Data is the differentiator

January 6, 2009
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In the previous posts (lingo, federated clouds, smallest Cloud Computer, ) we simplified the notion of cloud computing as a conceptual web interface behind which raw data and computes create value in the form of information. This implies that there are very many different incarnations of cloud computing, such as SaaS, PaaS, Haas, etc. To figure out what the best model of cloud computing is, I believe that understanding the fundamental propertie


In the previous posts (lingo, federated clouds, smallest Cloud Computer, ) we simplified the notion of cloud computing as a conceptual web interface behind which raw data and computes create value in the form of information. This implies that there are very many different incarnations of cloud computing, such as SaaS, PaaS, Haas, etc. To figure out what the best model of cloud computing is, I believe that understanding the fundamental properties of the raw data will guide you.

The fundamental properties about the data that you need to answer are:

1- security and privacy
2- size
3- location
4- format

Security and Privacy

This should be the starting point since it affects your liability. The current innovators of cloud computing (financial institutions, Google, Amazon) are global organizations with geographically dispersed operations. The business operation of one time zone should be visible to other time zones so these organizations had to solve security and compliance to local privacy laws. Clearly, this has come at a significant cost. However, nascent market for cloud computing resources in the form of Amazon Web Services make it possible for start-ups to play in this new market. These start-ups clearly play a different game and their services tend to have very low security or privacy needs, which allows them to harbor a very disruptive technology. These start-ups will develop low-cost services that will provide powerful competition to EDS and other high-security, high-privacy outsourcers. They will not compete with them directly, and they will expand the market with a lower cost alternative: two prime ingredients for disruptive technology.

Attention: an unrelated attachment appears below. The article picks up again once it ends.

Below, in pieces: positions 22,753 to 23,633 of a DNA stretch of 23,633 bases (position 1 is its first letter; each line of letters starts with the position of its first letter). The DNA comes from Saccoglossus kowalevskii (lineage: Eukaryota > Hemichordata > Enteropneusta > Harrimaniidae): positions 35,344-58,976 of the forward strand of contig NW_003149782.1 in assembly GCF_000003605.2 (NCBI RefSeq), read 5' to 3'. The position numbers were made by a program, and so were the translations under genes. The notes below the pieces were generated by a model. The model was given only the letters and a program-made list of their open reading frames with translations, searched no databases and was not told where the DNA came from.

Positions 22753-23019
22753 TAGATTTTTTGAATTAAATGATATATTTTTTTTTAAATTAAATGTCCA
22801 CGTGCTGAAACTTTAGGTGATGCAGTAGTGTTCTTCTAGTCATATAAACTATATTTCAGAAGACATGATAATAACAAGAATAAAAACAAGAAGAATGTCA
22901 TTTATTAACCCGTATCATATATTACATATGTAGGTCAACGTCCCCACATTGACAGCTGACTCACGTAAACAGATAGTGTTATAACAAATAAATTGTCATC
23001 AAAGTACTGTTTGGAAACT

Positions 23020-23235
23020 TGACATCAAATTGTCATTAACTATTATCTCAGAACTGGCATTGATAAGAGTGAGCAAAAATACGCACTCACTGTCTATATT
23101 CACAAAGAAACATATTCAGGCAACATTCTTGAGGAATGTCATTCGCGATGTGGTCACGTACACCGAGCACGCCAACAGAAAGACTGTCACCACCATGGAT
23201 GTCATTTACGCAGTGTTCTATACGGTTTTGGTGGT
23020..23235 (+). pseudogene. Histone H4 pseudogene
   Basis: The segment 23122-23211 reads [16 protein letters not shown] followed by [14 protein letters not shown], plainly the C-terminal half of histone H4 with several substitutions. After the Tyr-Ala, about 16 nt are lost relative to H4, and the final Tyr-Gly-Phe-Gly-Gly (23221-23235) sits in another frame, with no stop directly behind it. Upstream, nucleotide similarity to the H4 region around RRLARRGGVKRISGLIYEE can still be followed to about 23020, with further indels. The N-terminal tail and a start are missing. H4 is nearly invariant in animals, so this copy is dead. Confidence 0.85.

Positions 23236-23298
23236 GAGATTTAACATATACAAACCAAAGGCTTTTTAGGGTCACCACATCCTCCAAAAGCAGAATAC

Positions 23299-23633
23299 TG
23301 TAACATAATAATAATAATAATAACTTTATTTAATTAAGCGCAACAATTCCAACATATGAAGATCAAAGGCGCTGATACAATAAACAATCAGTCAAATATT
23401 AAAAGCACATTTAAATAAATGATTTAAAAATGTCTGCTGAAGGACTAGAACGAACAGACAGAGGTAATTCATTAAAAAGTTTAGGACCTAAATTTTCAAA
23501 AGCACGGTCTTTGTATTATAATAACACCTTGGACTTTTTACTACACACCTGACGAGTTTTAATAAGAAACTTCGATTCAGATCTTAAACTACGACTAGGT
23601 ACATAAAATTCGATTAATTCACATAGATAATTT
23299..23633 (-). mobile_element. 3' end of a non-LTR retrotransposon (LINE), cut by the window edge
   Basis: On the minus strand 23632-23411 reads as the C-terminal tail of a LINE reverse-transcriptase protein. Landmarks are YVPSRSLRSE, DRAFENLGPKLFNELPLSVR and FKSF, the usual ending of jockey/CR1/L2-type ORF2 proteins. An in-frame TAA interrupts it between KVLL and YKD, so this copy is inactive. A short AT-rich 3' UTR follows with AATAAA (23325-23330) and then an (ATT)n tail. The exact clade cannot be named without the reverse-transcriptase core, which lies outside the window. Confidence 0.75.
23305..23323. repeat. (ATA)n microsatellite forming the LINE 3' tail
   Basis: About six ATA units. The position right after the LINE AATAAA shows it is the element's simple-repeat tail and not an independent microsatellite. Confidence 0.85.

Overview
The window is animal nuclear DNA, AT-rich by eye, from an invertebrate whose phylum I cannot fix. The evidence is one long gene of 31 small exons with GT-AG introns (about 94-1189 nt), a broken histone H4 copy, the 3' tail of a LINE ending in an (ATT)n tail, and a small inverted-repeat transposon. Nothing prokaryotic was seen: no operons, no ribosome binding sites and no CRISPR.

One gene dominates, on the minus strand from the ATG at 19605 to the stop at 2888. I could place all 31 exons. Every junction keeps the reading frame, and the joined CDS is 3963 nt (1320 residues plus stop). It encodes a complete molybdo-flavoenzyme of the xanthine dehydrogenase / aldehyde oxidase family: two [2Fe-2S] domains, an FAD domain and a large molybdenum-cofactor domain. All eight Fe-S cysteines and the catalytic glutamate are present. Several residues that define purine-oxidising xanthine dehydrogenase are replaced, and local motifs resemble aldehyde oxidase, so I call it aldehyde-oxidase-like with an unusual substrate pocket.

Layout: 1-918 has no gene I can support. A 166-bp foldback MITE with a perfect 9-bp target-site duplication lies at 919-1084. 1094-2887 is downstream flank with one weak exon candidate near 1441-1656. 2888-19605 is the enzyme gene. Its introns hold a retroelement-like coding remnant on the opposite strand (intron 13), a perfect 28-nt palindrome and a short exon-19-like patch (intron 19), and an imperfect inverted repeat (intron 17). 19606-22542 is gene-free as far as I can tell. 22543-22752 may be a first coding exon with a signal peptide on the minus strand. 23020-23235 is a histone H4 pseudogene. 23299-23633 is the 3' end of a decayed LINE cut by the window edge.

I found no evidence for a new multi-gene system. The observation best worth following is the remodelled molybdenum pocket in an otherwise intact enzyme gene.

Data Size

Data size is the next most important attribute. If your data is large, say a historical snapshot of the World Wide Web itself, you need to store and maintain Petabytes of data. This clearly is a different requirement than if you just want to provide access to a million row OLAP database. Size affects economics and algorithms and it also can complicate the next attribute, location.

Data Location

The location of the data will affect what you can do with it. If the data size is very large, the time or economics of uploading/downloading the data set to a commercial cloud resource provider may be prohibitive. In case of the historical web snapshots, it is much better to generate the data in the cloud itself: that is, the data is created by the compute function you execute in the cloud. For the web index, this would be the set of crawlers that collect the web snapshot. There are readily available AMIs for Hadoop/Lucene/Nutch that enable a modest web indexing service using AWS.

Data Format

The data format affects the details how to use the data. For example, if you have your data in an OLAP database you will need to have that OLAP database running in your process. Similarly, if you have complex data such as product geometry data on which you want to compute stress or vibrational analysis, you will need access to the geometry kernel used to describe the data. Finally, the data format affects the efficiency with which you can access and compute on your data. This is frequently an underestimated aspect of cloud computing but it can have significant economic impact if you pay as you go for storage and computes.
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